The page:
Immunity on the cutting edge between food and pharma

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  • Keywords: Phytosterol/-stanol-enriched margarine, Statins,Cholesterol, Effectiveness

    Reference1. Demonty, I., Ras, R., van der Knaap, H., et al., 2009. Continuous

    dose-response relationship of the LDL-cholesterol-lowering effectof phytosterol intake. J. Nutr. 139, 271284.


    Effect of oral dose of conglycinin alone and combined withfenofibrate or rosuvastatin in rats fed a high-cholesterol dietE. Ferreira, M. Silva, A. Demonte, V. Neves

    So Paulo State University UNESP, BrazilE-mail address: (E. Ferreira)

    The hypocholesterolemic effect of conglycinin alone and com-bined with fenofibrate or rosuvastatin was observed. Protein anddrug were administered orally for 28 days in rats submitted to ahypercholesterolemic diet. Sixty-three rats were divided in sevengroups: standard (STD; casein), high cholesterol (HC, STD plus 1%cholesterol and 0.5% of cholic acid), HC+conglycinin (HC+7S,300 mg/body weight/day), HC+fenofibrate (HC+FF, 30 mg/bodyweight/day), HC+rosuvastatin (HC+RV, 10 mg/body weight/day),HC+7S+FF and HC+7S+RV. At the end of the treatment, foodconsumption, weight gain, feeding efficiency ratio and fecalexcretion of the rats groups were not significantly different.Conglycinin group have decreased total cholesterol (TC) andtriacylglycerols (TG) plasma levels in 22.9 and 34.8%, and hepaticTC and TG in 20.9 and 14.8% respectively. The fenofibrate alsoreduced the plasma levels of TC (35.8%) and TG (45.7%), however ithas increased the hepatic TC and TG (32.3 and 5.4%, respectively),while rosuvastatin reduced TC and TG plasma (18.1 and 7.6%), andhepatic TC and TG (38.3 and 27.3%). The simultaneous administra-tion of conglycinin and drugs (fenofibrate and rosuvastatin)showed no change in the hypocholesterolemic effect observedseparately. These results represent an evidence of reducing proper-ties of cholesterol and lipids in the plasma and liver in hyperch-olesterolemic rats by the soybean 7S protein as compared withhypolipidemic drugs. However, the combination proteindrug didnot change the parameters for the treated groups.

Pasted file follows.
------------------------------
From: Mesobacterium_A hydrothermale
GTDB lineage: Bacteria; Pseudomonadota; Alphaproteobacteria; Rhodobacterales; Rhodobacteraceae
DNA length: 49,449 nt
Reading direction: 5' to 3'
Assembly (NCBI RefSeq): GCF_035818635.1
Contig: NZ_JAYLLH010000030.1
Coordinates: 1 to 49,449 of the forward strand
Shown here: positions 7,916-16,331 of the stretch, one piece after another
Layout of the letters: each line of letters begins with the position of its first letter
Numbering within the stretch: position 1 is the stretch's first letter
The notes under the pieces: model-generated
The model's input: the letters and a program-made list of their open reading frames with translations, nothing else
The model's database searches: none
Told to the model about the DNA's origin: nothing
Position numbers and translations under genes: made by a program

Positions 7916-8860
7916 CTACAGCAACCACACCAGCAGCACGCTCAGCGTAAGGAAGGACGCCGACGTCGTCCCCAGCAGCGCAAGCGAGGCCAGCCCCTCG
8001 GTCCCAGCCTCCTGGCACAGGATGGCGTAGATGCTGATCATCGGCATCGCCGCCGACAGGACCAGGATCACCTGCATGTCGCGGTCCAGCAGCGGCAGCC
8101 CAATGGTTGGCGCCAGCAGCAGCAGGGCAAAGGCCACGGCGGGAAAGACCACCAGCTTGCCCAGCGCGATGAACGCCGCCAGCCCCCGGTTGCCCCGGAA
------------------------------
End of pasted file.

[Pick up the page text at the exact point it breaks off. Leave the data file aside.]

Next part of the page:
Keywords: Soybean, Conglycinin, Fenofibrate and rosusvatatin,Hypocholesterolemic effect


    Immunity on the cutting edge between food and pharmaP.C. Calder

    University of Southampton, UKE-mail address:

    The immune system acts to protect the host from invadingpathogens and from noxious environmental agents. It involves manycell types and numerous cellular interactions, often involvingchemical mediators. Having a functional immune system is vital forlife and immunocompromised individuals are at increased risk ofmorbidity and mortality from infections. Nutrition plays many criticalroles in supporting the immune response, being a source of energy,building blocks, signaling agents, and regulators. Indeed, under-nourished individuals have a poorly functioning immune response